Florida Car Registration and Licensing Guide

Driving Florida

Need information about driving in Florida? Compare.com can help. Here’s everything Florida residents need to know, including information on car insurance discounts, licensing and insurance options, Florida’s minimum insurance requirements and other useful insurance information.

Florida License Requirements

To obtain a Florida driver’s license, applicants must present required identification documents, pay the fees, pass vision and hearing tests, a written test about road signs and road rules, and a driving test.  You can find out which documents you need via Florida’s GatherGoGet site.

Drivers under the age of 18 have a system of graduated steps on their way to full licensure. At 15, the minor can obtain a learner’s permit with parental consent, proper identification, passing a knowledge test, taking a vision and hearing test, and completing a Traffic Law and Substance Abuse Education course.  After fifty hours of ticket-free behind the wheel time, and a year with the learner’s permit, the driver can get an intermediate license.  This includes a curfew and other restrictions.  At 18, the driver is eligible for a full license.

Beyond the standard driver’s license, Florida also offers commercial, hazardous materials, and motorcycle licenses.  Learn more about Florida driver’s licenses at Florida Department of Highway Safety and Motor Vehicles website.

Keeping your Florida License

As with any other locality, drivers in Florida are expected to follow the laws of the state.  Since laws can vary widely among the fifty states, we’ve provided a handy primer for the relevant Florida statutes.

Seat belt laws

A police officer can stop you in Florida if you’re not wearing your seatbelt.  Additionally, if you’ve got someone between the ages of 6 and 17 in the front seat (or younger than 6 in the backseat) you may be responsible for them as well.  A ticket will cost you $30.

Distracted driving laws

Texting and driving is banned in Florida, but only as a secondary offense.  That means that if you aren’t doing something otherwise illegal (speeding, running red lights, etc.) you can’t be pulled over.

Negligence standards

In a negligence lawsuit, Florida uses a pure comparative negligence standard. This means that a plaintiff may recover from a negligent defendant as long as that defendant was partially at fault.  The plaintiff can only recover damages in proportion to the defendant’s fault, but there are no bars to recovery.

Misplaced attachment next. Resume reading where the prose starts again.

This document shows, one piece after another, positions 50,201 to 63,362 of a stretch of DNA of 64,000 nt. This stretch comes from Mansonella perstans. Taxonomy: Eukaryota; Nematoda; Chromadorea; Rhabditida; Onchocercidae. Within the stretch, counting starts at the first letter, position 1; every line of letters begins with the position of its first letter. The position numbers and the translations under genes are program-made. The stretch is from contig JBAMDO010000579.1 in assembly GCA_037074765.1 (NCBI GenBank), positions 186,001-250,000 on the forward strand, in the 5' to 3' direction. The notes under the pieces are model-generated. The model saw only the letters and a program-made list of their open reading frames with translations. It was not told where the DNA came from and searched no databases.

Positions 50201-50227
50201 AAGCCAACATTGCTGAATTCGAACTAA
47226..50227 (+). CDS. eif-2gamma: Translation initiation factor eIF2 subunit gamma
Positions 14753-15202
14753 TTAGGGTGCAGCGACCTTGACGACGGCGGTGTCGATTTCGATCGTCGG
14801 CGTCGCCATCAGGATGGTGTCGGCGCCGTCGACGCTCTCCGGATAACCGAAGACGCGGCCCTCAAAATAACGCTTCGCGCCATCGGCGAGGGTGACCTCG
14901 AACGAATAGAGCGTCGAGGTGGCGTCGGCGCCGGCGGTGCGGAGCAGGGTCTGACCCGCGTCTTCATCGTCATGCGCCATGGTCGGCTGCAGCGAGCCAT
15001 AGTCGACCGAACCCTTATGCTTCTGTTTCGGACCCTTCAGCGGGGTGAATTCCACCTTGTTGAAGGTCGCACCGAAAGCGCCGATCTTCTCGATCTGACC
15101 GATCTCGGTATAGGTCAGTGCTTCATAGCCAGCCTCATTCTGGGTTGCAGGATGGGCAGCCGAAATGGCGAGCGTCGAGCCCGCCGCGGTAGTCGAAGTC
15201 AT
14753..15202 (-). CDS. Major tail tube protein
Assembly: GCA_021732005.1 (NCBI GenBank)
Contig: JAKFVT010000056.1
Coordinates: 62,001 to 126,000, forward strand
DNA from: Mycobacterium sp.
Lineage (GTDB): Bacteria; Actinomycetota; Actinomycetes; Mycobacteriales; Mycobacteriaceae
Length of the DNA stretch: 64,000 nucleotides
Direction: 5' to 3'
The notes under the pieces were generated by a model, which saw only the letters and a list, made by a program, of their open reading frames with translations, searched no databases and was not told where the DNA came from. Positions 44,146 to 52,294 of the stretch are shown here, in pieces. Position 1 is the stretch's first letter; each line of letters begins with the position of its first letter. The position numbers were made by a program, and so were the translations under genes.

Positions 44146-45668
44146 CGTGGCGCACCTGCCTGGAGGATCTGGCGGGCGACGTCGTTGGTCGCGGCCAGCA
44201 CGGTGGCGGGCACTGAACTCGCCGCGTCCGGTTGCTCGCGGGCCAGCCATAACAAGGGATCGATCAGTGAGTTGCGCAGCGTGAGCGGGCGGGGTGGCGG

I-95 in Florida

Interstate 95 runs from Miami, Florida, to Portland, Maine.  The highway is notorious for its heavy traffic.  If you want to keep ahead of that traffic, check out our I-95 Traffic Radio Guide.

Florida Driver Resources

General questions may be answered by the Vehicle Insurance FAQ provided by the Florida Department of Highway Safety and Motor Vehicles.

You can check on the status of your insurance, renew your license, and perform other tasks at the Florida Department of Highway Safety website.

Better Business Bureau websites for West Palm Beach, Central Florida, and West Florida allow consumers to file a report if they’re having trouble with their insurance company.

Safety Facts

The Florida Transportation Commission releases a report summarizing the state’s accidents, fatalities, and trends.  The report offers some interesting and potentially useful information, and highlights the importance of having up-to-date and comprehensive car insurance. Some interesting facts included in this data:

  • Florida traffic fatalities decreased from 2,563 in 2009 to 2,444 in 2010.
  • Florida reported 51 fatalities due to aggressive driving in 2010.
  • Approximately 87 percent of Florida drivers and passengers use seatbelts.
  • In 2010, alcohol was involved in one-third of fatal crashes.

Visiting Florida?

If you love watching, driving, or admiring fast cars, Florida is the place to be.

  • Florida is home to the Daytona 500, also called the “Great American Race.”  It is the biggest NASCAR race of the year.
  • Miami Exotic Auto Racing gives its customers the chance to race Ferraris, Lamborghinis and other exotic cars at speeds more than 135 mph.
  • The Sarasota Classic Car Museum includes John Lennon’s 1965 Mercedes-Benz and Paul McCartney’s Mini Cooper among the gems in its collection.
  • Muscle Car City in Punta Gorda displays more than 200 muscle cars, dating from the 1950s to the early 1970s.

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